MHSS September 2022 Newsletter

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Wildside Trail Rave Reviews

Hikers visiting the Wildside Trail have been leaving rave reviews lately, many of which pinpoint in particular the warm reception that the community has been giving them. We would like to acknowledge this hospitality and express a job well done to everybody who has been welcoming to the visitors in our haḥuułii!


As of September 12th, 2022 and until further notice, patient travel slips will not be accepted as a form of payment on the Ahous Hakuum. Though the operations of the Ahous Hakuum are subsidized so that ʕaḥuusʔatḥ musčim can access reliable transportation and reduced rates, the ʕaḥuusʔatḥ Patient Travel Department is in significant debt that MHSS cannot responsibly allow to continue accruing unchecked. Thus, we will unfortunately not be able to accept medical slips for patient travel at this time.

The Ahous Hakuum will continue to run its regular schedule and accept cash, credit or debit cards for payment.

Ahous Fuel Bar

On October 4th & 5th, the Ahous Fuel Bar is expected to be closed to install a new POS and card lock fob system. The fuel bar will continue to accept debit and credit card transactions but will not be accepting cash (a policy that was implemented two years ago and firmly remains today).

MHSS | 2022
Image: WiIdside Trail hikers raising a toast with cheese buns (provided by musčim).

Connected Coast Cable Routing

High speed internet will soon be coming to ʕaḥuusʔatḥ as part of a project that Connected Coast is in the process of implementing, providing improved internet access to communities along the West Coast.

Already being implemented in northern BC and from Vancouver to Campbell River, the proposed landings and general cable routing are being determined for the ʕaḥuusʔatḥ haḥuułii and surrounding area.

In determining the route and landings, impact assessment is being undertaken to determine potential effects on fishing rights - particularly trawling and longline fisheries - and areas of geoduck harvesting (around which the landings would be located).

Connected Coast Cable Routing Map

Fire Safety Precautions

We would like to relay a gentle reminder to the community to practice fire safety precautions and to be mindful of the present coastal fire bans and restrictions. Presently prohibited are:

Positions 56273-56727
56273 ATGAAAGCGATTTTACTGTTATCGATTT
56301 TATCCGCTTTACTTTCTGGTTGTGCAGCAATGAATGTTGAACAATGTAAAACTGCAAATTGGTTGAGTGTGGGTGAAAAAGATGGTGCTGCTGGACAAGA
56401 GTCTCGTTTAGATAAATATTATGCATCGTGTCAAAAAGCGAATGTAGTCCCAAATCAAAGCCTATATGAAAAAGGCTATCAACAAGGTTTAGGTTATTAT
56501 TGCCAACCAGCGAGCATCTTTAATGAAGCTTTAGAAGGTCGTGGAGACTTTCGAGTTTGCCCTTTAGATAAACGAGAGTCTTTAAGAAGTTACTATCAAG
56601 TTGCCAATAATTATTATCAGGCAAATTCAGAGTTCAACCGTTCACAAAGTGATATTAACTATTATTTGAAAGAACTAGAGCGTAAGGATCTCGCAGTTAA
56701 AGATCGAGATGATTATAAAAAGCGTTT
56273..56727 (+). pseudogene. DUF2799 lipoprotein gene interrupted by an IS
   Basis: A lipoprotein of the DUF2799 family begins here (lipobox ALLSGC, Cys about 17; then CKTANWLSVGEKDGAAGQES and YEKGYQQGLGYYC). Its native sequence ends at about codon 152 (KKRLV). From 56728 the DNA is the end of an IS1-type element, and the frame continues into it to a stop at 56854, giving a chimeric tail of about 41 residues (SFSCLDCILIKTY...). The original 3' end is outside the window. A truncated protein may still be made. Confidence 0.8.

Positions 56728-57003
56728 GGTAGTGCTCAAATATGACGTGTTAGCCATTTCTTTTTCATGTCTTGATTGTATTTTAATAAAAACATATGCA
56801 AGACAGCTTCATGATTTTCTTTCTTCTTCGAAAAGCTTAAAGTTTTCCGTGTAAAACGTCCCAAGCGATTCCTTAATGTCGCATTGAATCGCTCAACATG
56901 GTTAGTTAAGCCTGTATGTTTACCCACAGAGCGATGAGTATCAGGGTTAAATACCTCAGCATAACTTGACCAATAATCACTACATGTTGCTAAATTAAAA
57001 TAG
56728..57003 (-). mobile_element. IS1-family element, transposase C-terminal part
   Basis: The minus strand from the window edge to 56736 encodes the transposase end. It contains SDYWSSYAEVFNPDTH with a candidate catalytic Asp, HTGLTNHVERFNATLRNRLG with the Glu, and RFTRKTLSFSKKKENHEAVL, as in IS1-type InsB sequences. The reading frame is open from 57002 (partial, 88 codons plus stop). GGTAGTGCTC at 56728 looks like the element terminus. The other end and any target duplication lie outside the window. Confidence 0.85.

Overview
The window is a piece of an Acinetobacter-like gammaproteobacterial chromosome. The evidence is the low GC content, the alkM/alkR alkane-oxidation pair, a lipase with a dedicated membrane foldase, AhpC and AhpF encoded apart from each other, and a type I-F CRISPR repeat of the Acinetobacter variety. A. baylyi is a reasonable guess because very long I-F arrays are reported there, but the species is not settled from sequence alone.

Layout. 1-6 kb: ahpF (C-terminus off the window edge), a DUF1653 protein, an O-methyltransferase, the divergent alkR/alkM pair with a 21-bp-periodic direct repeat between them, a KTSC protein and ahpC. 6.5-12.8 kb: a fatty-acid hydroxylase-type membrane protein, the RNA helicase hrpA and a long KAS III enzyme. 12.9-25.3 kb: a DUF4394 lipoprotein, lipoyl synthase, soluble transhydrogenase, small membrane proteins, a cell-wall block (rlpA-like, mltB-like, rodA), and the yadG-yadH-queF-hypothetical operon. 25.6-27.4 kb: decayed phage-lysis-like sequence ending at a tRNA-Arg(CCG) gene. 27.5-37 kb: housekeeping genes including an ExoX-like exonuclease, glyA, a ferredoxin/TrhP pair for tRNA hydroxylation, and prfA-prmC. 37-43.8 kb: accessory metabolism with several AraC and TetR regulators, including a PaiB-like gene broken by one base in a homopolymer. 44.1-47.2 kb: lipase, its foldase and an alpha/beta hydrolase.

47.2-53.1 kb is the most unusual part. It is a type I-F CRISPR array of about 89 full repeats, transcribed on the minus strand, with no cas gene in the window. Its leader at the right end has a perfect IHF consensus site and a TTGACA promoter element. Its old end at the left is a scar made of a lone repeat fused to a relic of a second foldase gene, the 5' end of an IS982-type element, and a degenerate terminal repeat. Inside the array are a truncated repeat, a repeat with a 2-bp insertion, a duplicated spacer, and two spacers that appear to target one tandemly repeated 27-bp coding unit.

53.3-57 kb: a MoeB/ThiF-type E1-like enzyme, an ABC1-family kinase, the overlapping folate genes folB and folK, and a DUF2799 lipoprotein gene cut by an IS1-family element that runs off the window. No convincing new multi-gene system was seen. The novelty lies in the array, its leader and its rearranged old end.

- Category 3 open fires (pile of material exceeding 2 meters in height or 3 meters in width)

- Category 2 open fires (pile of material not exceeding 2 meters in height and 3 meters in width)

- Campfires (Any fire no larger than 0.5 meters high by 0.5 meters wide)

- Fireworks

- Sky Lanterns

- Binary Exploding Targets

- Burn Barrels or Burn Cages of any size or description

- Air Curtain Burners

- Tiki and similar kinds of torches

- Chimineas, outdoor stoves and other portable campfire apparatuses that are not CSA-approved or ULC-approved


Bighouse Grant

On August 10th at Maaqutusiis Secondary School, big news was publicly announced for the first time: The ʕaḥuusʔatḥ nation was granted $8.3 Million in funding - through the Federal Government’s Cultural Spaces in Indigenous Communities Program - to go towards the construction of a new bighouse. The program, initiated by Crown-Indigenous Relations and Northern Affairs Canada, aims to support Indigenous Communities in re-establishing and revitalizing cultural spaces.

The acquisition of this funding was a team effort: the proposal was drafted by MHSS’s Sarah Reid, Maaqutusiis Secondary School Principal Kate Drexler, and Ahousaht Education Authority Director of Education Rebecca Atleo, with the support of community members, ʕaḥuusʔatḥ Ḥaw̓iiḥ, and the ʕaḥuusʔatḥ Elected Chief and Council. This communal coming together is emblematic of - and a fitting start to - the bighouse, which functions as not only a symbol of culture, but also of our strength, collaboration and unity as a people.